before I disappear

I’ve been contemplating giving up Facebook for Lent.

That this thought should be so much of a wrestle or even an issue, that I think that I should blog about it says everything you probably need to know about Facebook (and Twitter, blogging). It’s an idol for me, something that has been created by the hands of men that has often taken the place of God.

There are two quotes which I took note of yesterday from The Oxford Dictionary of Modern Quotations that stuck in my mind

‘Any sufficiently advanced technology is indistinguishable from magic.’

That is one of Arthur C. Clarke’s three laws and maybe explains part of the problem. The www and internet seem magical. They dazzle you and bewilder you and seem so effective compared to a God who can appear silent and distant. Ask Google and an answer appears in milliseconds. Ask God and………

“In a consumer society there are inevitably two kinds of slaves: the prisoners of addiction and the prisoners of envy”
Ivan Illich

Facebook is a consumer product that thrives on us consuming it.
They want me to be addicted to their product, to consume  it in larger quantities.
And all that consuming makes me envious.
I read what others are telling me (even if it’s only partially true), I see their sexy lives and how they can do things I can’t do because they have more money than me, or have more drive, or are more_____.
I become embittered that everyone else seems to be having an easier time of things than me and wish I was more like them.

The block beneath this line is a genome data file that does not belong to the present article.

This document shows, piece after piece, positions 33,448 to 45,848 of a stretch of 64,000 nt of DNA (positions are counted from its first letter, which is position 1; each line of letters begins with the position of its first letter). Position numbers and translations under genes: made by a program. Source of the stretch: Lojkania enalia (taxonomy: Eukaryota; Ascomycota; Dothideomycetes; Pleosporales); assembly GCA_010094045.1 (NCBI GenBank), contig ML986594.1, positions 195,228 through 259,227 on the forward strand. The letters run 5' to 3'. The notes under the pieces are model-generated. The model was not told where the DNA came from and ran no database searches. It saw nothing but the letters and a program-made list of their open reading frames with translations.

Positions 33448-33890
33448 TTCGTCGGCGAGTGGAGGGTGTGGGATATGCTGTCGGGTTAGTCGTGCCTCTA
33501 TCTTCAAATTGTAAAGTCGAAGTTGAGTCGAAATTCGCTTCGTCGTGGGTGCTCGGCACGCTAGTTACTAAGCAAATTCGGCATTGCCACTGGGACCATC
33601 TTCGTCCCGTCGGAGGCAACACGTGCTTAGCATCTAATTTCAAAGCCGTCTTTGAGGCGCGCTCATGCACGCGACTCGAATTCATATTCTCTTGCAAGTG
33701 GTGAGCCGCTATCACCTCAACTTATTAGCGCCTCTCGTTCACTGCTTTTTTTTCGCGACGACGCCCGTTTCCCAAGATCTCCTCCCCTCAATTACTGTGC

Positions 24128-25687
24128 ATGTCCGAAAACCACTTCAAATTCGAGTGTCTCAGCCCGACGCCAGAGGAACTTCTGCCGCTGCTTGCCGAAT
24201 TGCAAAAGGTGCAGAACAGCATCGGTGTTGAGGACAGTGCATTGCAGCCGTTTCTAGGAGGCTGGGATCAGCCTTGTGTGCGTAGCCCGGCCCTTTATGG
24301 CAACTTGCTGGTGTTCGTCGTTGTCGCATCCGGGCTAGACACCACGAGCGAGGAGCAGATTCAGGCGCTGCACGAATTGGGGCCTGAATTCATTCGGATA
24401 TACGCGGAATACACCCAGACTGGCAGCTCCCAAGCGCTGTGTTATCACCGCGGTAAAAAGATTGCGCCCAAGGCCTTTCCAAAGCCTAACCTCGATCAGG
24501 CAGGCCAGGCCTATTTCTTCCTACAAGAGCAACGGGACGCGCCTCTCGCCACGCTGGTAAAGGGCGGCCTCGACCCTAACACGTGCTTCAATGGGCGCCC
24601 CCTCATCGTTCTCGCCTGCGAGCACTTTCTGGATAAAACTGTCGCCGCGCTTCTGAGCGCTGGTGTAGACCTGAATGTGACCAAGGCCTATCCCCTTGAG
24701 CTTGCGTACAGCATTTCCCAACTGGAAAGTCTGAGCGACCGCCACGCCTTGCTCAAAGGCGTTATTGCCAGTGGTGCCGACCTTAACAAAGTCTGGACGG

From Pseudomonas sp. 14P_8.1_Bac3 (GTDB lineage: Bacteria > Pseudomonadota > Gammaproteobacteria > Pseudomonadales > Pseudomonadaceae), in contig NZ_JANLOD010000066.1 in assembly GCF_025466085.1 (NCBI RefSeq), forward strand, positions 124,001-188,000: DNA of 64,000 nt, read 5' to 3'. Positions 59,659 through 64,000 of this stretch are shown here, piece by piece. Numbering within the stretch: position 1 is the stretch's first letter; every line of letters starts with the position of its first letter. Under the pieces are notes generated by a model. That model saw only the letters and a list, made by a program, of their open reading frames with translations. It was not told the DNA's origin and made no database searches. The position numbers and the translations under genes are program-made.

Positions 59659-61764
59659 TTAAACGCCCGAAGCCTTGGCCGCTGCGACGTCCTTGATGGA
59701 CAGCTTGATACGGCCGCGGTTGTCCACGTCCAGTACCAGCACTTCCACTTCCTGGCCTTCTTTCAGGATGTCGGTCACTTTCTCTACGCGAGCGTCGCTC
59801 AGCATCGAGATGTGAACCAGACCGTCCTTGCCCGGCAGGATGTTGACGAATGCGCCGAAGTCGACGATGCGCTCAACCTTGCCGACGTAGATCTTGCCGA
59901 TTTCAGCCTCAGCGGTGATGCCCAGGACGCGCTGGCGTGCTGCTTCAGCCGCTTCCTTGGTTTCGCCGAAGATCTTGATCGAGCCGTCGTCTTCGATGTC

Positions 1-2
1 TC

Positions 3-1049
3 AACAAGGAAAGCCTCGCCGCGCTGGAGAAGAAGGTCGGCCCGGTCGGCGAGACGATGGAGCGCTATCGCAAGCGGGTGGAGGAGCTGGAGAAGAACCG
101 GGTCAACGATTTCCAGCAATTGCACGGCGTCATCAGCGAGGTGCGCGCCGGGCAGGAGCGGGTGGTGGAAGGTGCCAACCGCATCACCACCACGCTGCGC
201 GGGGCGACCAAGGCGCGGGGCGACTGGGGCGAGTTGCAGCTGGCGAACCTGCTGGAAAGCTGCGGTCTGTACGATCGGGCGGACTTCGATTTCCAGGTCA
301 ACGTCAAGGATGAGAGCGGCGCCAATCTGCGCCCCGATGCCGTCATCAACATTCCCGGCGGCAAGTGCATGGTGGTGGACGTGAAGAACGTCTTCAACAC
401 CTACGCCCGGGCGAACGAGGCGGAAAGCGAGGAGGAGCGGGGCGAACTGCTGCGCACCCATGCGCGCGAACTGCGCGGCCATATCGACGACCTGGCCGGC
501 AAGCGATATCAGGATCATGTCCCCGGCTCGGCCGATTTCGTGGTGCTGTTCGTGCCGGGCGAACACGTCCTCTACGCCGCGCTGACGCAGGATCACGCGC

There is also the truth that we become like what we worship.
How am I becoming more like digital technology?
Vinoth Ramachandra suggests:-

‘…it is not surprising that those who worship technology eventually develop machine like personalities: emotionally under-developed, shallow in their relationships, driven by a desire to control and quantify every situation, unable to appreciate beauty and value in anything outside the artificial’

I can see that from the way my eyes have changed.
The more I’ve been hypnotized by the computer screen over the years the harder it’s been to see beauty outdoors. It’s now more appealing to draw from the computer screen that to do doodle outdoors.  It’s like the natural world is becoming the unnatural world and that really is unnatural.

This mightn’t apply to you of course. Some people might struggle with other addictions or be a slave to something else, technology mightn’t be the thing that is out of place in your life but it’s something that often doesn’t have it’s proper place in my life.

technology

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church history (repeating itself), Lent and Occupy London

So I eventually finished the book on church history and my conclusion is pretty much summed up in these words by Robert Farrar Capon.
It’s long but it says it.

‘In spite of the fact that Jesus insisted that the Comforter would not speak of himself but would simply take what was Christ’s and show it to us, Christian’s have all too often decided that there was indeed one thing of Christ’s that the Spirit would not bother to show us – one whole set of things, in fact, that Jesus stressed but that the Comforter would not bring to our remembrance – namely, Christ’s insistence on using left-handed power.